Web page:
Friday, October 28, 2011

Rich Mountain in the Ouachitas

What do you see from your front doorstep?

Right now I see trees with the most gorgeous golden, red, yellow, and orange leaves.  This afternoon I told my husband we should go for a drive just to see the wonderful foliage that the Ozark Mountains has to offer right now.  While trying to decide which direction we should drive -north, east, south, west - we decided that our own driveway had the prettiest trees we could see anywhere.  So... we stayed home... maybe tomorrow we'll go for that drive.

The Ozark Mountains are where my home is now, but I grew up in a small town in a surrounded on all sides by the Ouachita Mountains.  From the front doorstep of my childhood, this was (almost) my view.
The photograph used as a reference for this painting was taken from neighbor's doorstep just a few miles away from where I grew up.
Those two peaks of Rich Mountain bring back a flood of memories and make me stop to sigh a little.  Instead of a lake and dock, from my doorstep there would have been a front yard, a dirt road, the neighbor's garden, a pasture or two, then the very same mountain peaks in the background.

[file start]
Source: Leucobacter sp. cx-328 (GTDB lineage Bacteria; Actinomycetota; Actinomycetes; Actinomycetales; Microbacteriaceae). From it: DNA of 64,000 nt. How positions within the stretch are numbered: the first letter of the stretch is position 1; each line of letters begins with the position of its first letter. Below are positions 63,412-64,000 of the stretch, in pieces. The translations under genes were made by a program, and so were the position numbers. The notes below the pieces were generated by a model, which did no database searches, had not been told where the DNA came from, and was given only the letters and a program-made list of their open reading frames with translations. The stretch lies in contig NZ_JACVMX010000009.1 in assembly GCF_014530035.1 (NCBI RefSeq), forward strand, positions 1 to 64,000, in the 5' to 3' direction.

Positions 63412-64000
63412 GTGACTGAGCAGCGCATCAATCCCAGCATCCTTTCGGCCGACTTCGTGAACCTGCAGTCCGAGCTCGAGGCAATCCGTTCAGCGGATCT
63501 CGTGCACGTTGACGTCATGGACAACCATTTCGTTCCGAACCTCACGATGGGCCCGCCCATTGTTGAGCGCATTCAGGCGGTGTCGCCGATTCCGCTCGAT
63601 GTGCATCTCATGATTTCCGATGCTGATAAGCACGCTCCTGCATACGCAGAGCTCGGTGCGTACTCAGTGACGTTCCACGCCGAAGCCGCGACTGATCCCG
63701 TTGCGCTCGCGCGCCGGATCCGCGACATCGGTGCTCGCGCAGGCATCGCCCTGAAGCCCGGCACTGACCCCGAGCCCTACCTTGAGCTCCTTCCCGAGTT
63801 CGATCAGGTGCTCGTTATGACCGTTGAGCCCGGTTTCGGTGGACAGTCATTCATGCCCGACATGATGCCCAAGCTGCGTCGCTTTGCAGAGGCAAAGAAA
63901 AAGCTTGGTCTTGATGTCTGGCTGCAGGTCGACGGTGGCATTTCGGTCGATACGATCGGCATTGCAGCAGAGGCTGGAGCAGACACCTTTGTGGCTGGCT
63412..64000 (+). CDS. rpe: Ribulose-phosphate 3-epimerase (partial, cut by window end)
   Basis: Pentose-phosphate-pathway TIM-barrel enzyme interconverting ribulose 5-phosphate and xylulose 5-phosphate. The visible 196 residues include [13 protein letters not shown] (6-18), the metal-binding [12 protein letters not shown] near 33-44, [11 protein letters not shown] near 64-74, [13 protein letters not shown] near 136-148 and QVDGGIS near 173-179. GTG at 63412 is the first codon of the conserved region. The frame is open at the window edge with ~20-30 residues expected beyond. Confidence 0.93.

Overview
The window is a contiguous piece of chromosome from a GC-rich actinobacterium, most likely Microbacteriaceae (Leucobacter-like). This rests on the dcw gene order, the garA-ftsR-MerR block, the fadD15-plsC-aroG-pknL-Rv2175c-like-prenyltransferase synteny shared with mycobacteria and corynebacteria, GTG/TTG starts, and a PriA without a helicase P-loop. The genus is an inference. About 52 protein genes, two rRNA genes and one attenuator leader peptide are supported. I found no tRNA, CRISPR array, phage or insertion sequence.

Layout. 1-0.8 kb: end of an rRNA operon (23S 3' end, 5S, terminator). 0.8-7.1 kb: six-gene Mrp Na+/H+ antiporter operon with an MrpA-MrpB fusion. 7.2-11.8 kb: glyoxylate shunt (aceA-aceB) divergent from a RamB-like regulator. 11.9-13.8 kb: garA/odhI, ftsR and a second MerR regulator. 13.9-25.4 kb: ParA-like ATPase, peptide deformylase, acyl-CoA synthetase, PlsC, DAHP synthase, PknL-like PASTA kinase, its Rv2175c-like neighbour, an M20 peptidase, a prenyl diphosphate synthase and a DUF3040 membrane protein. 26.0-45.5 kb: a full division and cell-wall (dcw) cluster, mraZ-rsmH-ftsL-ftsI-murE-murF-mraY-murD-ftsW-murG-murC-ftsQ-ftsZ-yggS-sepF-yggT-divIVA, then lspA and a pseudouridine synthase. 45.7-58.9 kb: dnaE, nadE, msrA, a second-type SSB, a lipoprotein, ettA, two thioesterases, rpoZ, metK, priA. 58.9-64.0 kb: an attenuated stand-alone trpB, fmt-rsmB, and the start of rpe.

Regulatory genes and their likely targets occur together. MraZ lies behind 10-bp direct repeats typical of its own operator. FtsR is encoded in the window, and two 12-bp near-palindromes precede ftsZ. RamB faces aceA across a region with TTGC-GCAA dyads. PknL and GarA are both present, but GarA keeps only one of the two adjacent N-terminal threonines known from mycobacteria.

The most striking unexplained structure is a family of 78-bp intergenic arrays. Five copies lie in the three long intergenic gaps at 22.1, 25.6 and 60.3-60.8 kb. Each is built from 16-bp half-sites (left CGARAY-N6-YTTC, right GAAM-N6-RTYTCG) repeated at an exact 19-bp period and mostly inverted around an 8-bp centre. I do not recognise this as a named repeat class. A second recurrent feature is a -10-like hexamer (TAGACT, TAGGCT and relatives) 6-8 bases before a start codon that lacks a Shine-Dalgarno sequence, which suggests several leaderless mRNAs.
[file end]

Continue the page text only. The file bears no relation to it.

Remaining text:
I am from a red-clay road

rolling with dust after each passing car
            from a long bed of irises 
purple, white, yellow, and maroon
from two cars out front 
one with 4 doors, one with a bed, two humps, and a tailgate
            from a front porch with a dachshund named Noodles lying on the step, a
screen door that slams, and a panoramic view of the Ouachita Mountains.

   I am from tassel-topped corn stalks, thorny blackberry vines, and staked tomato plants
                        bringing the flavors of summer
            from a formica kitchen table
                        surrounded by six chairs and a stool
            from little glass Pepsi bottles, black angus beef,
and homemade ice cream hand-cranked by strong brothers
            from sit-down dinners, lingering while the food settles,
                        and sisters washing dishes by hand.

   I am from Curtis Ray 
                        “Handy as a pocket on a shirt”
            from Gladys Adelle
                        “Busy hands are happy hands”
            from trotline catfish
dangling off Grandpa’s stringer
            from quilts and afghans
                        labors of love from Grandma’s worn hands.

   I am from Ben Franklin’s, Piggly Wiggly,
                        and a fifteen-cent Tastee Freeze cone with a curlicue on top
            from a picture window, an attic fan, an antenna on the roof for
a black-and-white television
from football games on Friday nights, cartoons on Saturday mornings, and church
twice on Sundays
            from  pot luck suppers, “Count Your Many Blessings,” pass the offering plate,
in Jesus’ name, Amen.

   I am from a place that is real
            from a time that has past
            from bonds that endure
   I am from home.

No comments:

Post a Comment